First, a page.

Moscow Metro app enables passengers to ‘personalise’ their Troika card
The new updated app will enable users to top-up their Troika card via their smartphone, as well as buy any additional tickets they might need remotely.
Moscow Metro says its passengers will not have to worry about dropping their Troika card at Kievskaya station anymore now it can be linked to a smartphone app.
Moscow public transport passengers can now personalise their Troika cards after creating an account on the updated Moscow Metro App. The app binds the card to the passenger’s online account, meaning Muscovites no longer have to worry about losing their card.
Despite the system only being live for a couple of days, Moscow Metro has reported that more than 30,000 users have bound their “Troika” cards to the personal accounts.
Moscow Metro says the updated app will help passengers to set an auto payment, buy any type of ticket remotely, review the history of their trips and top-ups, monitor the status of inquiries, check any bonus credits under the city’s loyalty programme and stay up to date with special offers.
The “Troika” card is a contactless reusable smart card designed to pay for public transport in Moscow. It was part of the ticketing system introduced in Moscow in April 2013.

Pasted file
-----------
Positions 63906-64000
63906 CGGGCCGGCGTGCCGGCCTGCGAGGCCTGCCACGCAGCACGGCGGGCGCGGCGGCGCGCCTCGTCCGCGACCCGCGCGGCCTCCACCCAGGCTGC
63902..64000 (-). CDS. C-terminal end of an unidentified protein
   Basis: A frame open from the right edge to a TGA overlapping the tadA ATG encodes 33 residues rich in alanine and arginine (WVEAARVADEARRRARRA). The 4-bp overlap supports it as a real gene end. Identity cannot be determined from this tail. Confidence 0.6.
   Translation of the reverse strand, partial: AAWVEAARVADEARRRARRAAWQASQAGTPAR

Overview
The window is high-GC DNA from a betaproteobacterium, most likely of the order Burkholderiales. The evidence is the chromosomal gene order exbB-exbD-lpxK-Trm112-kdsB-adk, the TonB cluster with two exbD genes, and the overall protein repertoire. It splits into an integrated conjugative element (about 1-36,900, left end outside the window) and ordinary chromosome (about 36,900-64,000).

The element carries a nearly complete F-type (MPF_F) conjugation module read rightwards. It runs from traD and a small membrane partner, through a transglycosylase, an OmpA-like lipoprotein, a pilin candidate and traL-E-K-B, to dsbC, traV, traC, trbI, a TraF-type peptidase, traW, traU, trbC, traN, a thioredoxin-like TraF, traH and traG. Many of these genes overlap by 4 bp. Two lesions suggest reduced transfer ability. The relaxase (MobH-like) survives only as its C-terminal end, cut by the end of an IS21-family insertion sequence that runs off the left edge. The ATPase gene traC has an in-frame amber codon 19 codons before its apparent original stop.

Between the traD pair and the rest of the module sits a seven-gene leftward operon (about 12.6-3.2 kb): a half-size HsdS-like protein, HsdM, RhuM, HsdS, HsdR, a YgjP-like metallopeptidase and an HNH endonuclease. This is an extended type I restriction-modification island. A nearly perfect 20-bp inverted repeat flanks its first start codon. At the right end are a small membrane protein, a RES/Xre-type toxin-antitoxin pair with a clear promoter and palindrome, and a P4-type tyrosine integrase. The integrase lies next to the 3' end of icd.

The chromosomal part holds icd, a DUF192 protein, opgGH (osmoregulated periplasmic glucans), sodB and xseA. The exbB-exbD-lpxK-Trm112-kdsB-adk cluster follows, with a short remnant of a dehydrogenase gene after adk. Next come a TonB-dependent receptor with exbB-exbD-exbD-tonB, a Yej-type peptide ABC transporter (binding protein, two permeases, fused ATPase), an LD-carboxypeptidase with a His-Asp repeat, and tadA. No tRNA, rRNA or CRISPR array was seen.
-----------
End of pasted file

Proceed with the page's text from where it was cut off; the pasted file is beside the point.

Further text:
The Troika card is available at ticket offices and through ticket machines for a deposit of 50 roubles and can be used to pay for trips on Aeroexpress trains to Moscow airports. It is also valid at many Moscow cultural centres: art galleries, museums, planetarium, skating-rinks and others as well as for rent bikes, scooters.
To date, Moscow Metro says more than 32 million passengers had purchased the Troika card and more than 4 billion transactions are being made annually.
Meanwhile, the Passenger Mobility Center of Moscow Metro has extended its operational hours, in a move to offer flexibility to passengers that require special assistance. The centre will now be accessible from 5:30am until 1am the following morning.
The centre, which employs 300 staff to escort passengers around the metro system as well as to long-distance trains and even some museums, was previously only operational between 7am and 8pm, meaning those who needed assistance would have to leave for work later or cut short their night out.
Passengers that require assistance are able to request a chaperone through the Moscow Metro app or by calling the centre directly. There is also an SMS hotline run by the centre, which is staffed by employees ready to answer questions about the metro and its accessibility.